Beyond staff and database limitations, we face the challenge of describing our extremely wide range of event types, which often mix performers representative of many genres on a single event. For those records that do have genre keywords, often more than one genre keyword is needed to describe an event, which may skew numbers in our genre chart. For example, the annual Tibet House Benefit or events produced by Michael Dorf include various performers whose music ranges from rock to soul to hip hop, requiring multiple genre keywords to characterize the event. We also recognize that the genre vocabularies are ever-changing, and overly generic or outdated terms like “world music,” which we previously used to describe many events, are no longer relevant or appropriate. The granularity of genre classification reflects the changing needs and requirements of our data and will continue to prove challenging with future event classification.
In addition to our own obstacles, the topic of genre in general provokes strong opinions, especially within open data communities such as Wikipedia and Wikidata. There is not a lot of agreement on standardized vocabularies, and there is a huge need for genre to become more interoperable in the data world. Many use genre and subgenre as platforms for arguing over-categorization, as many artists, instruments, and events do not cleanly fit into one mold over another. The lack of organized discussion and output around musical genres inhibits a lot of the work that we do to classify our events and share relevant data. Examples of these discussions are in WikiProjects like Music genre, which itself is divided into 24 sub-categories referencing genres and sub-genres.
Clearly there’s a lot of work to be done with genres in the Carnegie Hall Archives and throughout the cultural heritage community. A big challenge for us is how can we capture musical genres in our dataset while making the argument for more exploration to expand our understanding of genre?
To start tackling this question, we must think about genre classification as a service, and determine the main purposes, audiences, and users. For example, how could capturing musical genre in our performance history data be useful at Carnegie Hall to departments besides Archives? We must also re-examine and further develop our own understanding of musical genres. Could we use genres to exemplify artists, and by extension the events in which they participate? Do we focus on genre categories, or focus our energy on building up our program information so that the works represent themselves, regardless of genre? And what do we do about genre blending, or genres that overlap, interweave, and evolve over time? What are the possible downstream uses and impacts of the Archives retroactively applying these genre classifications and associations to artists, works, and events?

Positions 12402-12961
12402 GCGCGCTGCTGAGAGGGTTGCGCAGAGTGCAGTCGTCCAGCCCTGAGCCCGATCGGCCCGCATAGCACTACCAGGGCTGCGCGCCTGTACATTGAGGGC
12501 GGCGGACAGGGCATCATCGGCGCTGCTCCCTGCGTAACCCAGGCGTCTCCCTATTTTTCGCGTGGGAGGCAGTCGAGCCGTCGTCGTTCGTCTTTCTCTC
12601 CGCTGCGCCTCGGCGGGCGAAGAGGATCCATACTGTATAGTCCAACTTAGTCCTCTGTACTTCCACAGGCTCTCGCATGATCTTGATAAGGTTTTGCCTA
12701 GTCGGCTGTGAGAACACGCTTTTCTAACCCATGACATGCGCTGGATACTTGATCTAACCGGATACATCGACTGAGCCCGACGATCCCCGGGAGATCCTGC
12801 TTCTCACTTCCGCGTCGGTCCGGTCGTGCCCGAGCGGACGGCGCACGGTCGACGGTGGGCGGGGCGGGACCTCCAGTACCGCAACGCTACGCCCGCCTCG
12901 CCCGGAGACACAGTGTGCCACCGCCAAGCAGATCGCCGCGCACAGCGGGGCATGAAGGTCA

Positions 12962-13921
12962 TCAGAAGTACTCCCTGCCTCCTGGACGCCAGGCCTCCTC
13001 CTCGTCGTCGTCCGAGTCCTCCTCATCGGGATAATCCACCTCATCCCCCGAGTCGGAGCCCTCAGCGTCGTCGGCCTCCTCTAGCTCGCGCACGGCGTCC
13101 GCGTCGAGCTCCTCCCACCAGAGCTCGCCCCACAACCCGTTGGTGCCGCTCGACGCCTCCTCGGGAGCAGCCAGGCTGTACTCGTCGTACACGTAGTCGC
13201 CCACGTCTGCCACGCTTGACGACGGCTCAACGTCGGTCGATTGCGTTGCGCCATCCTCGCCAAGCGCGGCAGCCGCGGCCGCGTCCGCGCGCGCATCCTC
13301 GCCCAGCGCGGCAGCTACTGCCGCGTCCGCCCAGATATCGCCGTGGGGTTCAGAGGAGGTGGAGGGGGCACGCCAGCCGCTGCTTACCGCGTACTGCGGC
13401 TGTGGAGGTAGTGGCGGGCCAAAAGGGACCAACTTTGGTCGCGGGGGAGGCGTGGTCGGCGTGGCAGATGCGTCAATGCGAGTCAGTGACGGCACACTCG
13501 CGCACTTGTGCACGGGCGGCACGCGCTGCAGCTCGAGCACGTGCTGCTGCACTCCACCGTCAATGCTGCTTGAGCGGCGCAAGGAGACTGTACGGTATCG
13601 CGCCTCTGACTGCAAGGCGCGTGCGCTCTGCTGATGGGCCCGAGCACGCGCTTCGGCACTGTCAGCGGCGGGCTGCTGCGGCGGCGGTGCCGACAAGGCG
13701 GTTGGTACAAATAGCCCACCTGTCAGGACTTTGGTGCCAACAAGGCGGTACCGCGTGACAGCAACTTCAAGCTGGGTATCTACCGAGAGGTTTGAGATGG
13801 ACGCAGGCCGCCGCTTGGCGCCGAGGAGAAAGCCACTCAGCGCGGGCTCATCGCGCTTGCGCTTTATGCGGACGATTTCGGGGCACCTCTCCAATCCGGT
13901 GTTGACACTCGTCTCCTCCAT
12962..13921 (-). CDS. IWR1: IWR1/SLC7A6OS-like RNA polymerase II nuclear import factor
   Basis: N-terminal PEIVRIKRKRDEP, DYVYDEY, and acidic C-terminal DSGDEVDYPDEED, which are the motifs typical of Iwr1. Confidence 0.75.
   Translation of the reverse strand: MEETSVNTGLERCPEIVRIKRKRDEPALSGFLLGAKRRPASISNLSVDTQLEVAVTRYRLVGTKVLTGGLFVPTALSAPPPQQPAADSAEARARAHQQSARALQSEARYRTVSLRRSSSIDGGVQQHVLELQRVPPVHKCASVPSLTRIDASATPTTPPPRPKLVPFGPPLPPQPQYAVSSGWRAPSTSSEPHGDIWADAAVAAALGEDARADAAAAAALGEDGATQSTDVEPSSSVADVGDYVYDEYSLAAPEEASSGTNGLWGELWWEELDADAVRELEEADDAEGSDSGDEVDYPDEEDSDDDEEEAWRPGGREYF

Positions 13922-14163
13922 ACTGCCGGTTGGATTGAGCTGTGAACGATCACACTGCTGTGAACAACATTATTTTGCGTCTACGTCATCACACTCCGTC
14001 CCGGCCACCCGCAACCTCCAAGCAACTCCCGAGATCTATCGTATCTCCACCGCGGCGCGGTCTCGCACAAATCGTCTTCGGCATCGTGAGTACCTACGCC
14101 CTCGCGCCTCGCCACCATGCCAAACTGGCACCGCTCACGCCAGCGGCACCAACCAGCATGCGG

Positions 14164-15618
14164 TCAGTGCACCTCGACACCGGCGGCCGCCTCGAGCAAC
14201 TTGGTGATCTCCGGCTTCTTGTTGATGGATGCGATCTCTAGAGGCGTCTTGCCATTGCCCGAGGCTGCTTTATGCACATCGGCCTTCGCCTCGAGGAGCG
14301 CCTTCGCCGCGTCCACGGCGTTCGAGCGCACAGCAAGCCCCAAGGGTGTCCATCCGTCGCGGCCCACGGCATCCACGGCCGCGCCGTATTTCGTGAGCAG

Once we have a better understanding of why we want more genre classification and how to represent genre more properly in our dataset, we must think about resources: who will implement this work, and how will it be vetted? Can existing vocabularies and discussions inform our work, and how do we open a larger discussion with like-minded institutions? Do we have the staff and institutional backing to create an interoperable vocabulary, to share and compare with others?
We’re still wrapping our heads around our own internal discussion of genre and ask for feedback and/or responses to any of these questions and talking points. If you have done work similar to this or have also been tossing around these questions in your mind, contact us or tweet using #CHDataLab – we look forward to hearing from you!